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Alberta honours former premier Jim Prentice, unveils official portrait

EDMONTON — Jim Prentice, the last premier of Alberta’s 44−year Progressive Conservative dynasty, was honoured Monday as a man of courage and vision — and one who couldn’t resist meeting with school tours when they passed by his office.
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Workers hang the official portrait of former Alberta premier Jim Prentice, in Edmonton on Monday February 4, 2019. Prentice was killed in a small-plane crash outside Kelowna, B.C., in the fall of 2016. THE CANADIAN PRESS/Jason Franson

EDMONTON — Jim Prentice, the last premier of Alberta’s 44−year Progressive Conservative dynasty, was honoured Monday as a man of courage and vision — and one who couldn’t resist meeting with school tours when they passed by his office.

"(He would) totally divert the planned tour by saying to the children, ’Have you been in the premier’s office?’" his wife, Karen Prentice, recounted to dignitaries at the unveiling of Prentice’s portrait at in the legislature rotunda on Monday.

"He would invite them in, show them around, and give each of them the opportunity to sit in the premier’s chair.

"I honestly believe his hope was that the experience would inspire more than one of these children to become involved in politics one day, and perhaps even become premier."

Jim Prentice died in October 2016, at age 60, when the light plane he was in crashed in the lake country just outside Kelowna, B.C.

He was Alberta’s 16th premier, taking over in September of 2014 but losing to Premier Rachel Notley and her NDP in the May 2015 election. His Progressive Conservatives have since merged with the opposition Wildrose party to form the new United Conservatives.

Notley recalled Prentice as a man committed to alleviating child poverty and honouring the promise of reconciliation with Indigenous peoples.

She said that after the election loss, in a handover meeting, Prentice stressed the importance of continuing the progress on a deal with the Lubicon in northern Alberta over their land claim.

She said he told her: "We’re close. I think it’s possible to get this done."

Notley’s government was able to strike an agreement with the Lubicon last year.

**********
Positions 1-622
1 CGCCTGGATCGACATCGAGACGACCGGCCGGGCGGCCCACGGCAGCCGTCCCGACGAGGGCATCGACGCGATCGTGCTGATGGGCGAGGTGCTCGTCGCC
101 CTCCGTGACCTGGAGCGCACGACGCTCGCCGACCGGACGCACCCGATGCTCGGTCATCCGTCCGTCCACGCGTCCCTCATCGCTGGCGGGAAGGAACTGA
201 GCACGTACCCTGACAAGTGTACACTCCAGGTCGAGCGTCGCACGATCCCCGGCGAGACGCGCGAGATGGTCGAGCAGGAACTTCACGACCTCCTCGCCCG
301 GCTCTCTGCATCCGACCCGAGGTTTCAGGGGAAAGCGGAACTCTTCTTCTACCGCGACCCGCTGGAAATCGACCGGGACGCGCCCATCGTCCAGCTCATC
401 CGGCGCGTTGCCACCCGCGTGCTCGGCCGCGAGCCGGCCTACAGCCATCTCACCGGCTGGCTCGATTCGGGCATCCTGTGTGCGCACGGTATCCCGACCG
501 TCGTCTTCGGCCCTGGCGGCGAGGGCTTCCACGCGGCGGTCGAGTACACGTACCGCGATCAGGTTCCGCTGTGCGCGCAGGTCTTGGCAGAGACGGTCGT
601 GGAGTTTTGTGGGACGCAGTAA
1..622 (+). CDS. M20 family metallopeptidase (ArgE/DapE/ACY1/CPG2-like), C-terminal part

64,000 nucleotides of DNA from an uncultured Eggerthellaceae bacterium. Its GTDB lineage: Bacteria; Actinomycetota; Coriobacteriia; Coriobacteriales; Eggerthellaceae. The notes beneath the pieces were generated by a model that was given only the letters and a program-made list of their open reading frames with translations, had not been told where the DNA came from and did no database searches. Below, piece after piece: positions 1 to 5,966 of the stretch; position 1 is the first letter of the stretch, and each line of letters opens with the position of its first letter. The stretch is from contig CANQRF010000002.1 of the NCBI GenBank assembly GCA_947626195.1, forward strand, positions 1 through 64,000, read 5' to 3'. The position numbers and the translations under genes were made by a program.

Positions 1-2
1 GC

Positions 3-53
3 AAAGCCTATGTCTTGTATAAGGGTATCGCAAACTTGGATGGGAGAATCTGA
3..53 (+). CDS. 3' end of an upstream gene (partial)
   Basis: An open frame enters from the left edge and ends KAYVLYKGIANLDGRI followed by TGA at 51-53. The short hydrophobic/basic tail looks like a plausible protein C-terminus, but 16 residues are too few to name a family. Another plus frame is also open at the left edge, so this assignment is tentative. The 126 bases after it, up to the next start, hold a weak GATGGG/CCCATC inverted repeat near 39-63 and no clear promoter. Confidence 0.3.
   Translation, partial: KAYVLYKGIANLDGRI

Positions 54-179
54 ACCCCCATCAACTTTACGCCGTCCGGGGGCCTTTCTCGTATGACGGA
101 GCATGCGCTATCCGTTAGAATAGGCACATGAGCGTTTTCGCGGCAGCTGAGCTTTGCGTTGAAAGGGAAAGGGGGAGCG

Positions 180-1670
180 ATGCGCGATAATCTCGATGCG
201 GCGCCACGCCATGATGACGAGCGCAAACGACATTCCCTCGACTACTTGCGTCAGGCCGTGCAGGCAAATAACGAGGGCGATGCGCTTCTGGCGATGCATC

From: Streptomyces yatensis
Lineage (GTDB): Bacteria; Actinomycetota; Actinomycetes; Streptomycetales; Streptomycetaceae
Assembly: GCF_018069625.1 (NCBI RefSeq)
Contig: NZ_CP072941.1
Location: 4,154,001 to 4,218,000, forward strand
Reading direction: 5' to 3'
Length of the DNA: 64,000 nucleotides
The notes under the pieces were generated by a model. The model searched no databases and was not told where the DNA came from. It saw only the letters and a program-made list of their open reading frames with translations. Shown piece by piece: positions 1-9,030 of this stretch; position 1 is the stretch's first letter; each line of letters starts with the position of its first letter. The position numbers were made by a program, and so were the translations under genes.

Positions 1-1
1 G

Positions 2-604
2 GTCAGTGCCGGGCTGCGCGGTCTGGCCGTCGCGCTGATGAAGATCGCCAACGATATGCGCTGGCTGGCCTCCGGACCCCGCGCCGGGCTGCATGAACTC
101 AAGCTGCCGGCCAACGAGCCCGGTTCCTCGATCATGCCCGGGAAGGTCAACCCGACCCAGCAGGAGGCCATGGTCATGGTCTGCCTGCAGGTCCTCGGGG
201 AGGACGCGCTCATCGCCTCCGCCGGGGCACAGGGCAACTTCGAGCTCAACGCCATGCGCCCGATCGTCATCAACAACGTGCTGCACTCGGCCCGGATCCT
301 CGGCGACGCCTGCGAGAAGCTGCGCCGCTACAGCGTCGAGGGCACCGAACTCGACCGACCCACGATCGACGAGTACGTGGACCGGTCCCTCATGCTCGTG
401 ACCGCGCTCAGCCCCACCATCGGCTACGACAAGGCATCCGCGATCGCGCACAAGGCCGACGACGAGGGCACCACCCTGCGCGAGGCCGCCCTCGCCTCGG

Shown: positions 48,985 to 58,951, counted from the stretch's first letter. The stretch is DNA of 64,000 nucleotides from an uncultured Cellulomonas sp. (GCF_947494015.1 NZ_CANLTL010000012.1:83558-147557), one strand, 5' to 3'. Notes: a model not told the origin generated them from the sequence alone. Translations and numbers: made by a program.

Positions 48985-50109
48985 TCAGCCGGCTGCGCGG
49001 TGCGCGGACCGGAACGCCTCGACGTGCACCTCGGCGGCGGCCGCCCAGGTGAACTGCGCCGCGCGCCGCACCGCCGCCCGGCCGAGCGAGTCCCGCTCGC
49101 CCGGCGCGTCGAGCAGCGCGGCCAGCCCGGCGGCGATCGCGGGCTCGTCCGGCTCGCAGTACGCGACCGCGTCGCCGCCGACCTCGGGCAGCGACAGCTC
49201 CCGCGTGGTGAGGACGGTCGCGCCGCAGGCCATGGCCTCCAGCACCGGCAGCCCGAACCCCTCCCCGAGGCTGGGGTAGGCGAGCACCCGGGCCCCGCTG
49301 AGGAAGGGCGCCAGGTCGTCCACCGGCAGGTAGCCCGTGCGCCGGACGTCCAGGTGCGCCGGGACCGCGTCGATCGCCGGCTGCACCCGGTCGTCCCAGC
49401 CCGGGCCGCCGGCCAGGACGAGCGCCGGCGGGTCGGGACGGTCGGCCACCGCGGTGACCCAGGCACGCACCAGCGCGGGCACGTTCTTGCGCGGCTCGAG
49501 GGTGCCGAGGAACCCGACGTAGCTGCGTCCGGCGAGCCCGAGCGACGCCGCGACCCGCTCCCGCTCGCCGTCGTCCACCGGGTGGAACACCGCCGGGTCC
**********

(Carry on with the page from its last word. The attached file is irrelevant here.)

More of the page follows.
"He saw a path forward and he advised me how to travel that path for which I and many, many others are very grateful," Notley said.

Chief Tony Alexis of the Alexis Nakota Sioux Nation lauded Prentice for working to build bridges with First Nations people.

"Although we didn’t agree on all issues, Prentice was respected in our community for his compassion and commitment to First Nation matters," said Alexis.

UCP Leader Jason Kenney, who worked with Prentice in the federal cabinet of former Conservative prime minister Stephen Harper, said Prentice was a man of "penetrating intelligence, dignity, and collegiality," who inspired those around him.

Alberta Party Leader Stephen Mandel, who was in Prentice’s cabinet, said family always came first and that one of his prize keepsakes is a photo of Prentice playing with his grandson and giving him a high−five at a legislature event.

Prentice was a lawyer, and a Conservative MP for Calgary from 2004 to 2010 and a cabinet minister in three portfolios: Indian and Northern Affairs, Industry, and Environment.

He joined the banking sector in 2010 but returned to politics in 2014 to run to become Alberta’s PC leader and premier, replacing former PC premier Alison Redford who stepped down.

The portrait, by artist David Goatley, depicts Prentice standing and staring straight ahead, both palms down on the marble railing of the legislature, dressed in a dark suit, white shirt and tie.

Karen Prentice said Jim picked Goatley and spoke with him, but never got a chance to sit for him.

"We think (the portrait) captures Jim’s wishes," she said.

"Jim’s gaze in the portrait is looking to the future and what comes next."

Dean Bennett, The Canadian Press